In the Matter of Rudolph J. STONE, a member of the State Bar of Arizona.
Wilbert E. Dolph, Jr., Tucson, for the State Bar.
Houston & Nihan, Tucson, for respondent.
Preliminary hearing was held before the local administrative committee of the state bar of Arizona for district number three, [80 Ariz. 217] hereinafter referred to as the committee, pursuant to affidavits filed by Arthur D. Fossett, Jr., and Margaret T. Fossett, his wife, stating facts which if true would constitute professional misconduct by Rudolph J. Stone, a member of the state bar of Arizona, hereinafter designated respondent. After the hearing the following formal charges were made against the respondent:
'That for a fee as an attorney sometime during the month of May, 1953, you did prepare for Arthur D. Fossett, Jr., a master sergeant of the United States Air Force, stationed at Davis-Monthan Air Base, Tucson, Arizona, various answers to a United States air force questionnaire, a copy of the questionnaire as answered being hereto appended.
'That in preparing the answers you knew the intention of said Arthur D. Fossett to file the answers with some branch of the United States air force, and that insofar as the answers purported to state that the wife of Arthur D. Fossett had made an automobile trip to the state of Maine during the month of June, 1951, you knew the answers were false or you had reason to believe and did believe the said answers were false.'
Hearing was held on the foregoing charges, after which the committee made a finding that the formal charges were true and recommended respondent's disbarment. The record was transmitted to the board of governors of the state bar, hereinafter designated the board. Thereafter, respondent requested that the matter be remanded to the committee for the presentation of additional and new evidence, which request was granted. The committee held further hearings, received additional evidence and reaffirmed its original finding, recommended disbarment and transmitted the record to the board of governors. Respondent did not submit to the board any statement in opposition to the report of the committee and at a meeting of the board on May 14, 1955, in Yuma, Arizona, the matter was considered at great length. Some members desired to further study the original and supplementary findings of the committee and there was a continuance. Thereafter, on June 11, 1955, after further consideration, the board by formal motion adopted and approved the findings and recommendation of the committee that respondent be disbarred. One member of the board, Dwight L. Solomon, filed a minority report contending that the recommendation for disbarment should not be sustained.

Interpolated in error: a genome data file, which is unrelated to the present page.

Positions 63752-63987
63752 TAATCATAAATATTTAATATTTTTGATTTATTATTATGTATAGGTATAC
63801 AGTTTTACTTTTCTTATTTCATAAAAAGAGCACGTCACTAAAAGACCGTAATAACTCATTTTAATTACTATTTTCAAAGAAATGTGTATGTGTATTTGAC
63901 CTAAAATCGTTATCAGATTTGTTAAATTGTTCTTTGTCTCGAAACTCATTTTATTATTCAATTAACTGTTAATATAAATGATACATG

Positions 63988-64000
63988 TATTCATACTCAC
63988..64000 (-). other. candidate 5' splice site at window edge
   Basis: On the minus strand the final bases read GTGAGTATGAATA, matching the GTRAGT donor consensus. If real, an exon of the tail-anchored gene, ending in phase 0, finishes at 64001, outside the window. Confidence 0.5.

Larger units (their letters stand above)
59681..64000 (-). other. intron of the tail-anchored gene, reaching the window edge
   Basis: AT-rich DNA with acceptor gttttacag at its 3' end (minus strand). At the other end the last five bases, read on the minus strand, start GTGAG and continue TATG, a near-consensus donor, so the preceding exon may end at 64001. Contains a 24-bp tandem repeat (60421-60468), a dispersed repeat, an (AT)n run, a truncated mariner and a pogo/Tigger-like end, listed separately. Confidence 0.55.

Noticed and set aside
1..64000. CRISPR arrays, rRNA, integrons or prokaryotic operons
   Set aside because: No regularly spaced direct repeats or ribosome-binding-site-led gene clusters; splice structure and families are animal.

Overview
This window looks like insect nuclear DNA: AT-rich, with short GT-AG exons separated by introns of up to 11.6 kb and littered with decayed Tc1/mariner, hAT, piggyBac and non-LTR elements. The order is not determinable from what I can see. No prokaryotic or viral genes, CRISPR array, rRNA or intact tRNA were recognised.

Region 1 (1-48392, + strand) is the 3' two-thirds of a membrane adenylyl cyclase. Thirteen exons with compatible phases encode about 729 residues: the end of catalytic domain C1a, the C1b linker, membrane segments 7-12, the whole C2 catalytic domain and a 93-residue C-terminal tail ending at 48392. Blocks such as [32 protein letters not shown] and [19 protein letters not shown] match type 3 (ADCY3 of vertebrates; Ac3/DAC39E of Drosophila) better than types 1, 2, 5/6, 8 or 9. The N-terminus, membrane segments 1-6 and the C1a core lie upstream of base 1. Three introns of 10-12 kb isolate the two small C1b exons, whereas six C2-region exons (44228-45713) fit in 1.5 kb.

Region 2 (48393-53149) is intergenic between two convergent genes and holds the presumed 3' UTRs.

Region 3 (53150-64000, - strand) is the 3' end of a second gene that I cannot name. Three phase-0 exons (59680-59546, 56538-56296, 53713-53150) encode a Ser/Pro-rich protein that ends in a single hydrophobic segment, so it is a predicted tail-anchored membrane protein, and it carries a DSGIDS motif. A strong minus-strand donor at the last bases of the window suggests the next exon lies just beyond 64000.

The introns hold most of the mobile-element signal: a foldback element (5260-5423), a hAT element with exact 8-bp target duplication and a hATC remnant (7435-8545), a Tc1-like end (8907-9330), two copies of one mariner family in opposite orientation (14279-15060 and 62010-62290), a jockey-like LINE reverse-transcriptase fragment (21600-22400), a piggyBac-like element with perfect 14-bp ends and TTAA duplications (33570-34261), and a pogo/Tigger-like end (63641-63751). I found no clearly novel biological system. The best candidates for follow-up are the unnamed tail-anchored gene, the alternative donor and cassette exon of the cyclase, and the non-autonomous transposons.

It is undisputed that while Sgt. Fossett was stationed at the air base near Tucson, he received orders for overseas duty. Upon his leaving, it was planned that his wife and child would go to Maine during his absence. While overseas, thinking his wife
had made the trip, he approximated the time of her departure, filed claim and received travel pay for his wife's transportation[80 Ariz. 218] from Tucson to Maine. When he returned home and after discovering his wife had not made the trip, he applied for and received travel pay for her return from Maine to Tucson. He stated as a reason for filing for the return trip that he was trying to 'cover up' because he thought 'it looks foolish to send a wife home and not bring her back'. A general investigation was started by the military authorities concerning the legitimacy of travel claims and Fossett sought the professional services of respondent for advice and representation in the event of court-martial proceedings.